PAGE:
That’s when everything I’ve been holding in since this morning, since when Mrs. Price put the sweater on my desk, finally lets go, and all of a sudden I’m crying in front of everybody. I wish I was invisible but I’m not. I’m eleven and it’s my birthday today and I’m crying like I’m three in front of everybody. I put my head down on the desk and bury my stupid clown-sweater arms. My face all hot and spit coming out of me, until there aren’t any more tears left in my eyes, and it’s just my body shaking like when you have the hiccups, and my whole head hurts like when you drink milk too fast. But the worst part is right before the bell rings for lunch. That stupid Phyllis Lopez, who is even dumber than Sylvia Saldivar, says she remembers the red sweater is hers! I take it off right away and give it to her, only Mrs. Price pretends like everything’s okay.
Today I’m eleven. There’s a cake Mama’s making for tonight, and when Papa comes home from work we’ll eat it. There’ll be candles and presents and everybody will sing Happy Birthday, Happy Birthday to you, Rachel, only it’s too late. I’m eleven today. I’m eleven, ten, nine, eight, seven, six, five, four, three, two, and one, but I wish I was one hundred and two. I wish I was anything but eleven, because I want today to be far away already, far away like a runaway balloon, like a tiny o in the sky, so tiny-tiny you have to close your eyes to see it.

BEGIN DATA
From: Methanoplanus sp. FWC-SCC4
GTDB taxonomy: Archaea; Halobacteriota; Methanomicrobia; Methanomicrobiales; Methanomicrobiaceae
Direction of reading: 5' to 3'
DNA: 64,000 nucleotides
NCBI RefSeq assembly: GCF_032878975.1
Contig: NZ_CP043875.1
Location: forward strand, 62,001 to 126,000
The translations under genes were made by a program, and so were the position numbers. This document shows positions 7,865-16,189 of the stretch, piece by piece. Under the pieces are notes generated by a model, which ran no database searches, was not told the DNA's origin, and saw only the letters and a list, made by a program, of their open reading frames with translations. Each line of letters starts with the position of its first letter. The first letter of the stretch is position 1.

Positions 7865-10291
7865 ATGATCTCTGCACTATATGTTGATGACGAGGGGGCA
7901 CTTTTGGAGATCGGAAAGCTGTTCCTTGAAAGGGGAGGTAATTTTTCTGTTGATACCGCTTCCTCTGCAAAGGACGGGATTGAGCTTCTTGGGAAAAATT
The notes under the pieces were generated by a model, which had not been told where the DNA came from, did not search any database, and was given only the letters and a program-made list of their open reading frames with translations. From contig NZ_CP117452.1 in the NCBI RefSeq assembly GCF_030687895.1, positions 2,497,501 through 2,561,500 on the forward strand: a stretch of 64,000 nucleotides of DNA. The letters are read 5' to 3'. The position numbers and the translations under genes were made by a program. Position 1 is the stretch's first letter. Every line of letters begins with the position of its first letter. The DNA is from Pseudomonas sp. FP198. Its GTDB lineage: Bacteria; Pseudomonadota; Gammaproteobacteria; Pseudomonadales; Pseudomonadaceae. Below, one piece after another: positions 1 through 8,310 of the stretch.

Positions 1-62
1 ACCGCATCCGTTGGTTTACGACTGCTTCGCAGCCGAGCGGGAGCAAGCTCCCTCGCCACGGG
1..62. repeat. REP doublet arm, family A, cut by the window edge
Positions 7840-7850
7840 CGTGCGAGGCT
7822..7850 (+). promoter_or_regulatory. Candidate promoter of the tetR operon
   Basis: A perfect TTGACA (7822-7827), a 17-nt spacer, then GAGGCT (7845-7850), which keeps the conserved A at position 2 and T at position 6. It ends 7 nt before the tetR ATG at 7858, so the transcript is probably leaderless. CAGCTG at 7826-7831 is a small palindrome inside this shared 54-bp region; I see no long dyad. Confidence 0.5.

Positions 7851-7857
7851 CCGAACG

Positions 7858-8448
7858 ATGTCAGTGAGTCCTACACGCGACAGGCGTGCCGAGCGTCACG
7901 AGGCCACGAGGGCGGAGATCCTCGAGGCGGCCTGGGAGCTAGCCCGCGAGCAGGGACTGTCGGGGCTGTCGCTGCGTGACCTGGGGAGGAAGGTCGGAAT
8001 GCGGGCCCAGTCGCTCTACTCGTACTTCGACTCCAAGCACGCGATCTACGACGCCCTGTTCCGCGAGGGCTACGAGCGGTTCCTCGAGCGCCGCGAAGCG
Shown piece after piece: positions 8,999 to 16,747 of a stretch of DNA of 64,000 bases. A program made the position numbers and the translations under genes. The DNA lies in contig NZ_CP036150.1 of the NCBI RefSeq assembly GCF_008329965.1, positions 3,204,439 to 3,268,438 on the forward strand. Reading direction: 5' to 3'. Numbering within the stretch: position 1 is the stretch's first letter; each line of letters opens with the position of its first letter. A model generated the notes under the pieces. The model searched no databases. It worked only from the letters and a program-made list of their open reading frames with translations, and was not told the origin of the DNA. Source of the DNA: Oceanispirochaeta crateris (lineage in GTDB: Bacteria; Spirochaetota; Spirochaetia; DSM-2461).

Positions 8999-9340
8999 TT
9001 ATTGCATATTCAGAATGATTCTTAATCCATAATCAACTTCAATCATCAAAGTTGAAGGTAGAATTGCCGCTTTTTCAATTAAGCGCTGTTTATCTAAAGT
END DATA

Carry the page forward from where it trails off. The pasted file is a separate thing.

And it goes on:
Read, read, read!
It is important that you keep up your reading over the holidays.
You should have 5 signed sections in your reading log from the last week of term (between Monday 25th June and Monday 2nd July) which I will check on the first day of term.
Over the holidays, you are expected to read regularly. Vary what you read. Read to a parent or sibling or maybe ask someone to read to you. Visit the local library to find something new to read… or find a favourite book you already love and re-read it.
I am not expecting you to keep up your reading log in the same way as during the term, however I would like you to list what you have read, and get a parent or care-giver to sign and say that you have read regularly over the holidays.
Have a happy and safe holiday.
Due Thursday 29th June 2017
Then look at the post that was created at the beginning of the Unit-here
At the top there are are 3 areas in red that describe the opportunities you were given for learning:
- Science Knowledge
- Science Inquiry Skills
- Personal and Social Capabilities
During your reflection you should reflect on something you learned from EACH of these areas at least once.